The first thing to do when your child enters the U.S. is make sure that they acquire U.S. citizenship. Any child under 18 years old is automatically a U.S. citizen if he or she lives in the legal and physical custody of the American citizen parent, if they are admitted to the U.S. as an immigrant for lawful permanent residence, and if the adoption is final.  If your child does not meet these requirements, you can apply for a Certificate of Citizenship with Form N-600.

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You also may be required to report the health and status of your child to their home country after the adoption.  Some countries have laws that enforce this up to several years after the adoption.  The country wants to ensure that the child is protected and happy.  Some countries have provisional adoptions.  This means that instead of a post-adoption report, the progress of the child and family  will be monitored before the adoption is finalized.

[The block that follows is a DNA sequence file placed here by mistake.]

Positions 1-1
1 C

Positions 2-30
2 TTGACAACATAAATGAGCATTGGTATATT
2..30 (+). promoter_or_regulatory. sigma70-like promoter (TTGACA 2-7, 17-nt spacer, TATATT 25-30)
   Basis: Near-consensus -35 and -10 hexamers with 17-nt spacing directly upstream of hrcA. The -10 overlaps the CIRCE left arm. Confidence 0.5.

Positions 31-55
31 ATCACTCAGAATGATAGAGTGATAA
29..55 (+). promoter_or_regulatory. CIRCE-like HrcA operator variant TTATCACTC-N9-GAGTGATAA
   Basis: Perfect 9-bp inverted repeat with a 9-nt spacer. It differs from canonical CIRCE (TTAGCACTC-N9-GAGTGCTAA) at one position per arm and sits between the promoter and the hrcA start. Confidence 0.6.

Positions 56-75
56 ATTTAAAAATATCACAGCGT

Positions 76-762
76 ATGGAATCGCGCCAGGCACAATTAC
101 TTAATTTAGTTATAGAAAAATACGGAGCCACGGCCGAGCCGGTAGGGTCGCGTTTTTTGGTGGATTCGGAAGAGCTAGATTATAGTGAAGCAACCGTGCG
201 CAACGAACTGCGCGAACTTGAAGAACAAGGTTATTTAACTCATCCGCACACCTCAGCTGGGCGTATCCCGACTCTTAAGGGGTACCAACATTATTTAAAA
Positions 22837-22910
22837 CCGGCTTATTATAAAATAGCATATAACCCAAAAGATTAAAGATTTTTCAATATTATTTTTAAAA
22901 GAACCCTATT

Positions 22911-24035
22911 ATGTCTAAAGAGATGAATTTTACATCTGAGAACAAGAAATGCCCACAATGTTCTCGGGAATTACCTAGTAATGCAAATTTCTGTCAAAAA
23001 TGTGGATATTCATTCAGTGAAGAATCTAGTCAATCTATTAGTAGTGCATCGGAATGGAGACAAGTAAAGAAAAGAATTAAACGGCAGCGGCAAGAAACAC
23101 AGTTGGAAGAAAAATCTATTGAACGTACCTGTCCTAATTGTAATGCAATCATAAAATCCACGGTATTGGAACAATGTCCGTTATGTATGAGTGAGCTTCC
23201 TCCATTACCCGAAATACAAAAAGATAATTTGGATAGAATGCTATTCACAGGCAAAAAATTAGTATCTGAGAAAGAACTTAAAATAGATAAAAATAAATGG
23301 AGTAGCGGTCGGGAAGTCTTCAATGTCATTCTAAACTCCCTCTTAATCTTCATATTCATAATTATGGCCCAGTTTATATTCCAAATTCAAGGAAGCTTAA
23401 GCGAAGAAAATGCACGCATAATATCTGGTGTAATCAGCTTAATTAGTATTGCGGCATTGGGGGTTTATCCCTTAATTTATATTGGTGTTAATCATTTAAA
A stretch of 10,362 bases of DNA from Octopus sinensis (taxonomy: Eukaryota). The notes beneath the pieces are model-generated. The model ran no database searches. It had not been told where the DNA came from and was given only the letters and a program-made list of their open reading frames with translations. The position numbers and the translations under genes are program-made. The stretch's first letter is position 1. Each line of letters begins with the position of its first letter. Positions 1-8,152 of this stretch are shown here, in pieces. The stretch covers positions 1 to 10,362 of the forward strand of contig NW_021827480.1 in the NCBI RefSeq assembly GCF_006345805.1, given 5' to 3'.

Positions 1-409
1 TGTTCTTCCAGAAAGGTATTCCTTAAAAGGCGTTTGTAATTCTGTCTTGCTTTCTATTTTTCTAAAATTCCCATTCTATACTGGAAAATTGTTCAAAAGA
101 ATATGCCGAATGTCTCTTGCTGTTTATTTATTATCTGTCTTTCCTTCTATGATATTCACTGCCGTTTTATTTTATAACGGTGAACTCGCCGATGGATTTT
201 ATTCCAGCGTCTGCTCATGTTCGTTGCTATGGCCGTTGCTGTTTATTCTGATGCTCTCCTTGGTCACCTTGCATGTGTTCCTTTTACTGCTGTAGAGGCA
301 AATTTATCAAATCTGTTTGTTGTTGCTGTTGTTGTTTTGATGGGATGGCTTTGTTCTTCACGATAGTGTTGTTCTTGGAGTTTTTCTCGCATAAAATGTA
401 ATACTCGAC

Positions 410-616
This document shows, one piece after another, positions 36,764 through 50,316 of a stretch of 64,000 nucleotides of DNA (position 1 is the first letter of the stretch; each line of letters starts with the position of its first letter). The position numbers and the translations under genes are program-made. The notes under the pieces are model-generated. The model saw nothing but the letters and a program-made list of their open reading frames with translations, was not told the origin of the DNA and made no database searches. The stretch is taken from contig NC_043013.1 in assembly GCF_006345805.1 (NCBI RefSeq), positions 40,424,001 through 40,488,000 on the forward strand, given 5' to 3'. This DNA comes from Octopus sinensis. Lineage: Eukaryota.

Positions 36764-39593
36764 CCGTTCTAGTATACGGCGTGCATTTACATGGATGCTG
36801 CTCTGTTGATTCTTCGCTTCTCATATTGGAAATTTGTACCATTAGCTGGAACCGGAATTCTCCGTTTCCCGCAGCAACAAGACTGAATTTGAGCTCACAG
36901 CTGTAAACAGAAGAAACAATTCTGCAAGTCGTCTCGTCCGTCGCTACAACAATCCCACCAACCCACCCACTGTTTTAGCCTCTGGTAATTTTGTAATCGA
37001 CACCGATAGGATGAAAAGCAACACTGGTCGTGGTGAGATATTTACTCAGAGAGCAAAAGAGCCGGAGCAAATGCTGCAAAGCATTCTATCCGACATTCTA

You should make sure that you are ready to handle the post-adoption requirements of the country you are adopting from.  Delays with these reports could hamper other U.S. parents trying to adopt in the future.  Also, it may prevent your adoption from being finalized.

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